Medically reviewed by Amy Gorin, MS, RDN
Can moderate drinking actually be good for you? Are there really nightcap benefits? Read on to find out if drinking alcohol is healthy.
Turns out your wine habit could actually be helping your heart—and your weight, too! Looking for more reasons to imbibe guilt free?
I’ve mentioned before how much I love the occasional glass of red wine. In addition to the deep, bold taste, I know that a moderate amount of alcohol may not only help my stress level but my heart health, too. And sipping the occasional glass of wine is helpful for my mental health.
How Healthy is Alcohol?
Do you like to relax with a glass of beer or wine before bedtime? I'm not a big drinker, but I do love my occasional glass of vino (especially Italian reds!). So I had to ask: Is a nightly cocktail good or bad for your health? Can moderate drinking actually be a good thing?
Well, when it comes to nightcap benefits, they may be good for your health if you drink in moderation. There's no need to feel guilty about finishing off your night with a glass of beer or wine!
What are the benefits of a nightcap? I asked dietitian experts to explain how a nightcap could actually be good for us in this what wine has the least sugar? article. Wondering
Alcohol in moderation does have many protective benefits: It may lower the risk of heart attack and may help control your levels of cholesterol and fatty acids.
On the other hand, even moderate drinking may increase your risk of high blood pressure and also that of an irregular heartbeat (which can lead to further complications).
When it comes to drinking alcohol, the American Heart Association advises women to have an average of one drink or less per day and men to have an average of two drinks per day or less, per the U.S. Department of Agriculture. So having that one glass of wine a day for women is OK.
One drink is equivalent to 12 ounces beer, 5 ounces wine, 1.5 ounce of 80-proof spirit or 1 ounce of 100-proof spirit, per the U.S. Centers for Disease Control and Prevention. The study authors say that research suggests that guidelines should perhaps be even more stringent.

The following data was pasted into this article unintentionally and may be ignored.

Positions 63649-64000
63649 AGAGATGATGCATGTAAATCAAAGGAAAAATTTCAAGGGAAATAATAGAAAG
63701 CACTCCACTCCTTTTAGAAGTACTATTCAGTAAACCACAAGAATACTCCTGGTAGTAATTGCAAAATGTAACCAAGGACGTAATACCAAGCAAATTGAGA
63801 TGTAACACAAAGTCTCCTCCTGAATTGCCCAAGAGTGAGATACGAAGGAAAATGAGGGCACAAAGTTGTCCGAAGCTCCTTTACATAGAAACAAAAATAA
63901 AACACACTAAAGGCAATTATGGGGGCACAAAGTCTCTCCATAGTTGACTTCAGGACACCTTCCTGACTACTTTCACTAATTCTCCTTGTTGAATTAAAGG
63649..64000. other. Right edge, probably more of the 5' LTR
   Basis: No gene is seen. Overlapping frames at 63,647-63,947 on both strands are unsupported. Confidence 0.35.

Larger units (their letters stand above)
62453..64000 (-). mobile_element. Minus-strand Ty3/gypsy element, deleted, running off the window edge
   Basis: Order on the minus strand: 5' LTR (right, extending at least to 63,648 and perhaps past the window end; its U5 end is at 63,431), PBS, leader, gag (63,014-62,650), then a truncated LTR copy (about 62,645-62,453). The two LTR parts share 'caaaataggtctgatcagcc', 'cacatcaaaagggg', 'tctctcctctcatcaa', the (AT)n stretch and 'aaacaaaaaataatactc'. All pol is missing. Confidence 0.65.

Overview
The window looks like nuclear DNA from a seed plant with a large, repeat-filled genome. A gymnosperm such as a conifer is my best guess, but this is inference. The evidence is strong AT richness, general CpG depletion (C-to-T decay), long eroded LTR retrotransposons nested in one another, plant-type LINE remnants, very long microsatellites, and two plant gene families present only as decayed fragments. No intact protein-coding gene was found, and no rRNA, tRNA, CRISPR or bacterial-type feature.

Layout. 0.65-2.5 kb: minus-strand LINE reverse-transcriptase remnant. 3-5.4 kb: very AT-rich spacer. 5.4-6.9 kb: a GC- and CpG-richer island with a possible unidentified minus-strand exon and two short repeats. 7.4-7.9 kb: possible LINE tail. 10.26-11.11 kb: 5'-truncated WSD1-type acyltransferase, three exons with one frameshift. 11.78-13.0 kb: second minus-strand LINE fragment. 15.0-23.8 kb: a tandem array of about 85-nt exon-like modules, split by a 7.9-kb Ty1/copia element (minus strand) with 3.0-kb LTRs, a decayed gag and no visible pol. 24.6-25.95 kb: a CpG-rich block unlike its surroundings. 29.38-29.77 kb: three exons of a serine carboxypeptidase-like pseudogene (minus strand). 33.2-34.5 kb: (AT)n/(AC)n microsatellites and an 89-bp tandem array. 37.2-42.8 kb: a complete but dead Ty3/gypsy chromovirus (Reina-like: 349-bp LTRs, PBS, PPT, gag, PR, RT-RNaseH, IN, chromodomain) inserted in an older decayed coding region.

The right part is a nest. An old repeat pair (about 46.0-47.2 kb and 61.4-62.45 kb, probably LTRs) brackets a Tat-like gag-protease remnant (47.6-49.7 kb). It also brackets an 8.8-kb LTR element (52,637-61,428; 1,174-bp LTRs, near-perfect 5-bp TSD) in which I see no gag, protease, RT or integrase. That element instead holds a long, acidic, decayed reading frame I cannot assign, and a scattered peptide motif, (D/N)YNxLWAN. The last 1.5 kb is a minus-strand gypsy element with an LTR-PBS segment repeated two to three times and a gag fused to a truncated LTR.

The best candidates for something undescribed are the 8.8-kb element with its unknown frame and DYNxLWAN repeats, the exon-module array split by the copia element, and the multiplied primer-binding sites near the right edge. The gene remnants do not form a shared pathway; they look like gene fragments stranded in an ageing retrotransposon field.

Of course, when it comes to moderate alcohol consumption, you can't save up your drinks for the week and go binge drinking. That's not how moderate drinking is defined! Heavy drinking is definitely not good for you and can lead to many health problems.
Interestingly, a study in The American Journal of Cardiology suggests that focusing on alcohol’s health benefits when considering a drink or two (or more) may lead to consuming more alcohol.
The study authors looked at 5,582 volunteers. A third of the subjects viewed alcohol as heart healthy, while 39% perceived it as unhealthy and 31% were unsure. Those who perceived alcohol as heart-healthy drank almost 50% more—a median of about five drinks per week.
What to Pair with Your Wine
Guess what? Pairing your wine with cheese may be a good thing.
Turns out there may be a reason wine and cheese are often paired together—a study in the Journal of Food Science found that eating cheese may over time increase how much you like the wine you’re sipping.
In the small study, 31 volunteers sampled four wines with and without cheese pairings. When a piece of cheese was eaten in between wine sips, more negative attributes of the wine were reportedly diminished, with subjects indicating they liked the wine just as much or more.
For the red wines that were sampled, the cheese eating led to a shorter duration of astringency and longer duration of red fruit aroma leading to a perception of better taste.
What this means: If you drink wine, particularly red, you might enjoy it more if you pair it with an ounce or so of cheese (you’ll get some calcium too). Some good cheese picks are mozzarella, feta, and Camembert.
If you do partake, consider the importance of portion sizes and make sure to budget for both wine and cheese A serving size of wine is 4 ounces, although most wine glasses hold two-plus servings.
This blog post was updated in June 2020. A version of this content originally appeared on WeightWatchers.com.
- Is Drinking Alcohol Part of a Healthy Lifestyle?, The American Heart Association
- Choose MyPlate, The U.S. Department of Agriculture
- Dietary Guidelines for Alcohol, The U.S. Centers for Disease Control and Prevention
- Perceptions, Information Sources, and Behavior Regarding Alcohol and Heart Health, The American Journal of Cardiology
- Use of Multi-Intake Temporal Dominance of Sensations (TDS) to Evaluate the Influence of Cheese on Wine Perception, Journal of Food Science
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What are your thoughts on this topic? What are your imbibing habits? Do you take part in moderate drinking?